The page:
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Thread: Ukraine: Russian Invasion

  1. #21441

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    I don't imagine that this will be a popular take, but this article argues that Ukraine should settle the war as soon as possible, even if this means losing the Donbas. Ukraine can then turn the massive goodwill they currently enjoy into a massive economic rebuilding program.
    https://www.theguardian.com/commenti...on-as-possible

    Ukrainian's might not want to take this advice - it's their prerogative, but that doesn't make the advice bad.

  2. #21442

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    Quote Originally Posted by duckduck View Post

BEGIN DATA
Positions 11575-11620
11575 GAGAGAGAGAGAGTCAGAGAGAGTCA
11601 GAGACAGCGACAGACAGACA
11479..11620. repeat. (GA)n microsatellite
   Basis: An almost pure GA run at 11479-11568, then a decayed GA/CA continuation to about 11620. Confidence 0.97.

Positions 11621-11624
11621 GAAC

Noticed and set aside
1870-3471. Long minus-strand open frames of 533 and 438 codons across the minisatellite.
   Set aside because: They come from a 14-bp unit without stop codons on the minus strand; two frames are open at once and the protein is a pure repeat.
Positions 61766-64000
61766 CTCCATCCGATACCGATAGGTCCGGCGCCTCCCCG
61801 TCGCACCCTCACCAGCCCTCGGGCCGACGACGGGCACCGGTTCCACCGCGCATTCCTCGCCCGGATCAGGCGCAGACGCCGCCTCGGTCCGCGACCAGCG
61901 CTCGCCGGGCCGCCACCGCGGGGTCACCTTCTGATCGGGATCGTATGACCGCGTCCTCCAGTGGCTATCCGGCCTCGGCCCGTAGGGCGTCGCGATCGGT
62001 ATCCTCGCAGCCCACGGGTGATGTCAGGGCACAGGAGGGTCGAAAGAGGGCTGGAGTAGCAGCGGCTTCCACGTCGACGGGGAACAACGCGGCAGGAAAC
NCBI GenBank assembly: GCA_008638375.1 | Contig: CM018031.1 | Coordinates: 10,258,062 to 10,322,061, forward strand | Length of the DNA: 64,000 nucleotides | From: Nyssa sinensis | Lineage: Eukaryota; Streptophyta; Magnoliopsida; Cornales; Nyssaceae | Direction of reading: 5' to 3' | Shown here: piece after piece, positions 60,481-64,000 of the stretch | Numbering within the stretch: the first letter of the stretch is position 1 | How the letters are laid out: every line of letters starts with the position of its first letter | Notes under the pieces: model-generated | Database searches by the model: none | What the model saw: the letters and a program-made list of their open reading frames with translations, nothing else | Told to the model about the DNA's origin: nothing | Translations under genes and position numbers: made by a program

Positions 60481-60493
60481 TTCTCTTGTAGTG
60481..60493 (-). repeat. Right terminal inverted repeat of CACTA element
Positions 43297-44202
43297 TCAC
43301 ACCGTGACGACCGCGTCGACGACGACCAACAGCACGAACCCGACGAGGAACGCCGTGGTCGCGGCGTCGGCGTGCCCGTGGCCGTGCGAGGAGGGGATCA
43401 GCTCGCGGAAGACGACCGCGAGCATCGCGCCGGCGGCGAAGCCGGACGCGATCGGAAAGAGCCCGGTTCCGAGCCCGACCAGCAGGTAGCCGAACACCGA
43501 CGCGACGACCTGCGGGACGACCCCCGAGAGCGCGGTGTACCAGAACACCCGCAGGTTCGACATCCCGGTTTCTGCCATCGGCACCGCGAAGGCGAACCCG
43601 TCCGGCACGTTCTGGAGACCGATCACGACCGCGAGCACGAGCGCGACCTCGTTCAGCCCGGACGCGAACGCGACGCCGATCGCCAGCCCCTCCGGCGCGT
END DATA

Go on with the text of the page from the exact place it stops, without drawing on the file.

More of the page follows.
I don't imagine that this will be a popular take, but this article argues that Ukraine should settle the war as soon as possible, even if this means losing the Donbas. Ukraine can then turn the massive goodwill they currently enjoy into a massive economic rebuilding program.
    https://www.theguardian.com/commenti...on-as-possible

    Ukrainian's might not want to take this advice - it's their prerogative, but that doesn't make the advice bad.
    "Yeah, you should just give away 20% of your country, we will surely invest in rebuilding the remaining part, after you have lost all your natural gas and oil reserves and this time we will honestly let you in nato and eu, promise !"

  3. #21443
    Jack Coutu's Avatar
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    Henry should suck the end of a gun barrel, instead of speaking another word, but sure peddle his ideas as not bad.

  4. #21444

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    Quote Originally Posted by depili View Post
    Quote Originally Posted by duckduck View Post